The costs are not always negative to everyone, for some there are positives in having a belief. For some, it may give meaning, give hope, give them a reason to help out in the community, to be accepting of others. Maybe some people need that reward / punishment incentive system to be a good person. Of course not everyone needs the fear of hell or the reward of heaven to do good and be responsible members of a community, and part of the indoctrination that happens all too often in churches is pushing the lie that faith and works are conjoined twins. But that's a whole other discussion. All that needs to be recognised here is that beliefs can have positives as well as negatives, depending on the person and type of behaviour.
Not all atheists are rationalists, and there are probably as many reasons for non-belief as there are atheists to begin with. Those conclusions may be just as rational or irrational as reasons for belief, or may simply be an extension of the default setting (we are all born non-believers, some of us never change). Whether it's an implicit or explicit rejection of the supernatural, placing the wager on that belief is only going to appeal to those who use rational arguments for not believing. There is always uncertainty, to be certain of anything to an absolute is an absurd notion. With this I agree with Pascal. But without calling to empiricism, philosophy is blind. Empiricism is a constraint on reality, a context for philosophy to operate. Our desire "to know" while being uncertain can operate quite effectively in degrees of certainty. As far as it's possible to tell, gravity exists. Yet, while we are uncertain that gravity is absolutely true, only a fool would think they can defy gravity and leap off a tall building.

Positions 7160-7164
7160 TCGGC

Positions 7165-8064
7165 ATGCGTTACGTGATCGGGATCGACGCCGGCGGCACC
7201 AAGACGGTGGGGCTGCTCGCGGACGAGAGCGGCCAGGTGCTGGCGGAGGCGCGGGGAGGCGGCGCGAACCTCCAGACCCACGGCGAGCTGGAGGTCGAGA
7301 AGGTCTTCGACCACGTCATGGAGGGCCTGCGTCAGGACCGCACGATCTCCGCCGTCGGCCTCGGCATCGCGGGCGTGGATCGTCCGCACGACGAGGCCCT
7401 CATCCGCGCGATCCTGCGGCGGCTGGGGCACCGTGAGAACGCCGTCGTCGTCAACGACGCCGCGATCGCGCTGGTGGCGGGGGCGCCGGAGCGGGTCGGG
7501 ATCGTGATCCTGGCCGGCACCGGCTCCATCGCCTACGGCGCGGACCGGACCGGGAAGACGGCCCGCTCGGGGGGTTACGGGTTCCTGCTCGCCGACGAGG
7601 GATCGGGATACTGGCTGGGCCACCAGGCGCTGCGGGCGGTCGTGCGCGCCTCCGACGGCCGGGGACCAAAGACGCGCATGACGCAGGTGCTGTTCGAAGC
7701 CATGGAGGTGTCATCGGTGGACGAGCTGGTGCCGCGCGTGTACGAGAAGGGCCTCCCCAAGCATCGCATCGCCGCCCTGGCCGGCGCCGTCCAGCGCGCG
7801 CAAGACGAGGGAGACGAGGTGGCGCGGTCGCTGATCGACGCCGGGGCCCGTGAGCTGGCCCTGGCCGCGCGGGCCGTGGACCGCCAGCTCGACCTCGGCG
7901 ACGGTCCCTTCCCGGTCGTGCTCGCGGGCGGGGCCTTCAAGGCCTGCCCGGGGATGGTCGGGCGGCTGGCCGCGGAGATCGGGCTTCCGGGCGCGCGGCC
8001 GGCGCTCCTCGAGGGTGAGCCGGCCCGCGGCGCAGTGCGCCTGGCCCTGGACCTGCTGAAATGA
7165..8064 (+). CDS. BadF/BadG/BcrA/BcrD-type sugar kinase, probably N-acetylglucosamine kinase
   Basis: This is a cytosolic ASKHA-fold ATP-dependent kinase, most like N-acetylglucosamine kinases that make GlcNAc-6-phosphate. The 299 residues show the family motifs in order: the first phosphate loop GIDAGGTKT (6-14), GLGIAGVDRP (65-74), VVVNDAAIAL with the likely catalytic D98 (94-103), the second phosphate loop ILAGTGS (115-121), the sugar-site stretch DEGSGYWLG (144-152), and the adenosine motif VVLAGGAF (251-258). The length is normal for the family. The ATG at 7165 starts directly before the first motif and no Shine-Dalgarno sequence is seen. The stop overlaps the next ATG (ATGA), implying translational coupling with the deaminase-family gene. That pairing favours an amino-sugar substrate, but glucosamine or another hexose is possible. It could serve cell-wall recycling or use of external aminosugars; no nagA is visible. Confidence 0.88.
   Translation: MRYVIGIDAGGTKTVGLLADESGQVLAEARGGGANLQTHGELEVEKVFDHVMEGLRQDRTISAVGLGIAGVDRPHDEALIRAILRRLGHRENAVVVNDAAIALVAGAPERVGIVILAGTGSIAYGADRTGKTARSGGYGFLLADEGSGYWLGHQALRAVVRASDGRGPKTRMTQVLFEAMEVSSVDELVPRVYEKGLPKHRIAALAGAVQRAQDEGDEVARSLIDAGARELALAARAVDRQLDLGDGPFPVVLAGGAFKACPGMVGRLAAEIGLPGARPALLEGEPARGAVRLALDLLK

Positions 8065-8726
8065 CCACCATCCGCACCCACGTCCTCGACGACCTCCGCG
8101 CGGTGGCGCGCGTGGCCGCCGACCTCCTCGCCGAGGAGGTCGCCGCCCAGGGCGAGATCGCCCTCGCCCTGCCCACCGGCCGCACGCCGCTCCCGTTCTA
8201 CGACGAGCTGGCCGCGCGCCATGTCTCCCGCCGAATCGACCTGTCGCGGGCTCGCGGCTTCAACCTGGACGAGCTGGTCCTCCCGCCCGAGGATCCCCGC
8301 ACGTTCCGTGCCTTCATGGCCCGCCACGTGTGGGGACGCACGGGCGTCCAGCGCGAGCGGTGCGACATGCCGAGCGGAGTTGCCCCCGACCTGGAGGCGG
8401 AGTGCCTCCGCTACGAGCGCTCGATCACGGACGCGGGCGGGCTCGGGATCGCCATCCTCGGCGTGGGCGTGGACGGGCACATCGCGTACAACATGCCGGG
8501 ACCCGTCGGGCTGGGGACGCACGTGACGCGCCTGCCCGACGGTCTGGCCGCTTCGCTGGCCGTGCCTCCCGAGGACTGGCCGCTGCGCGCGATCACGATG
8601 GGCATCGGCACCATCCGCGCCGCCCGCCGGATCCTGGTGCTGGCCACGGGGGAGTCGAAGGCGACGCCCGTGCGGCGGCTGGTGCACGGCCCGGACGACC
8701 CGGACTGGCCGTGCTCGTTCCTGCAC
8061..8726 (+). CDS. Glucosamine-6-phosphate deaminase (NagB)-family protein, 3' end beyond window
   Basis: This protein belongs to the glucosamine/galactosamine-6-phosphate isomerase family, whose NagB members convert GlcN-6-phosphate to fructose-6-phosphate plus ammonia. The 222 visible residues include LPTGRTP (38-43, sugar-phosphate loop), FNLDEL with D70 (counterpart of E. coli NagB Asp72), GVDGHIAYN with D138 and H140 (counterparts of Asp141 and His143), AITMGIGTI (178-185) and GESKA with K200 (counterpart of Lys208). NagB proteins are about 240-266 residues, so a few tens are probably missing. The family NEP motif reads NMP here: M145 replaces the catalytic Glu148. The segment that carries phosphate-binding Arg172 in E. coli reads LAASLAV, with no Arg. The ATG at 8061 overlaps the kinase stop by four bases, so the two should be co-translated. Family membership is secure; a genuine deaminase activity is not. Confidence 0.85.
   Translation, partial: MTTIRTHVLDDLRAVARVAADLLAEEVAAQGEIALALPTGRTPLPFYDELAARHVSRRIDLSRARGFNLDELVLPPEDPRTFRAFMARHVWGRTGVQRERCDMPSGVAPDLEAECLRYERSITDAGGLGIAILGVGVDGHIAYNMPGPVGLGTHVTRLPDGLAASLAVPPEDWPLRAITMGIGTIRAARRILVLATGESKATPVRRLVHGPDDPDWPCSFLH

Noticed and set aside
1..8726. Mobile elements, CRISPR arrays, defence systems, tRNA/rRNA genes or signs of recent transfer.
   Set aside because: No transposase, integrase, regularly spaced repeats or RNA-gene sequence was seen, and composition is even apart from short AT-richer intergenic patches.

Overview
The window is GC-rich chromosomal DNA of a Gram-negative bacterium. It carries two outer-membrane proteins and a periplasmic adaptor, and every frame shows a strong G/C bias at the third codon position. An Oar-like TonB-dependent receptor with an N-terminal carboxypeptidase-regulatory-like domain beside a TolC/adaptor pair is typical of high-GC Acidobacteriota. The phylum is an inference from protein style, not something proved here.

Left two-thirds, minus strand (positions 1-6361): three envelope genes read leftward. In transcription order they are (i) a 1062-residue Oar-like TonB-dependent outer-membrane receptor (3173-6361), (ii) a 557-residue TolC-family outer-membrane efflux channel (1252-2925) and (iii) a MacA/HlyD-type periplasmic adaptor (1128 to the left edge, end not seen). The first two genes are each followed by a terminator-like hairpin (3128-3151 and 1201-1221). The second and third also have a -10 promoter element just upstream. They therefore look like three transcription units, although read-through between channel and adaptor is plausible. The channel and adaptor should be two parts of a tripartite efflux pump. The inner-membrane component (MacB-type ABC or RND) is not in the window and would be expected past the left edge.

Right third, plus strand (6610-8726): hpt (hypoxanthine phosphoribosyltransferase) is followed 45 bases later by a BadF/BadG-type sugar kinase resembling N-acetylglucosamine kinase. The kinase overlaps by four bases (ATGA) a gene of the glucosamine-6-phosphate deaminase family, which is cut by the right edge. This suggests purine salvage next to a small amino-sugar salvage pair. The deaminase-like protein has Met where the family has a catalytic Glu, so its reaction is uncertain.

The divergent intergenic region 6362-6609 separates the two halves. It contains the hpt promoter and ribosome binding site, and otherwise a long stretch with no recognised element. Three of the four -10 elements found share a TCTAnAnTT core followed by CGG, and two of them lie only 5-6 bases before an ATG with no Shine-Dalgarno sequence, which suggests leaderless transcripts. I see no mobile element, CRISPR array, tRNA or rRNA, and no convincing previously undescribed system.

When dealing with the supernatural, it's unknown by definition. It's not possible to test something empirically that is not part of the natural world, but by moving a concept beyond the natural world and out of the bounds of empiricism it becomes nothing more than speculation to give attributes to it. For an empirical rationalist, the concept of god as a supernatural entity is entirely useless, it's beyond knowing. So any attribution of parameters for that unknown entity is going to be shot down without a valid reason. The implication of Pascal's Wager is that every single human makes the bet whether they intend to or not. Yet there is not a single objective answer to the wager given it's assumptions, so as an argument for a rational reason to believe, it fails. The call to empiricism is a flicker of light in the darkness of uncertainty. While it does not ever give absolute certainty, the degree of certainty in knowledge makes empiricism a powerful tool. That's why to a empirical rationalist pure reason alone is evident of nothing. And that's why Pascal's Wager does not show that belief in God is a rational position to take, let alone the only rational position to take.